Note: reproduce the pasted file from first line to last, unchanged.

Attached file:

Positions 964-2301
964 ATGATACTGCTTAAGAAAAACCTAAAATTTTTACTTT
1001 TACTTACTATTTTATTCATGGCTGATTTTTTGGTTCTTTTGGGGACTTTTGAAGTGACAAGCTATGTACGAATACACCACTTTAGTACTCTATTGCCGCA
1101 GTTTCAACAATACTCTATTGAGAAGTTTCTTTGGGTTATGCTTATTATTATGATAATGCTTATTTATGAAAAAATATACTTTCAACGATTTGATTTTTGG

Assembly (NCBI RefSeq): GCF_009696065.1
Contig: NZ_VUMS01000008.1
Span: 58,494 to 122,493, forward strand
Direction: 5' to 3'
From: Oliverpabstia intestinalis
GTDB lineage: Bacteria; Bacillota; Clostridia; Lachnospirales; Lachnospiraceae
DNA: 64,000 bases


Positions 964-2301
964 ATGATACTGCTTAAGAAAAACCTAAAATTTTTACTTT
1001 TACTTACTATTTTATTCATGGCTGATTTTTTGGTTCTTTTGGGGACTTTTGAAGTGACAAGCTATGTACGAATACACCACTTTAGTACTCTATTGCCGCA
1101 GTTTCAACAATACTCTATTGAGAAGTTTCTTTGGGTTATGCTTATTATTATGATAATGCTTATTTATGAAAAAATATACTTTCAACGATTTGATTTTTGG

Assembly (NCBI RefSeq): GCF_009696065.1
Contig: NZ_VUMS01000008.1
Span: 58,494 to 122,493, forward strand
Direction: 5' to 3'
From: Oliverpabstia intestinalis
GTDB lineage: Bacteria; Bacillota; Clostridia; Lachnospirales; Lachnospiraceae
DNA: 64,000 bases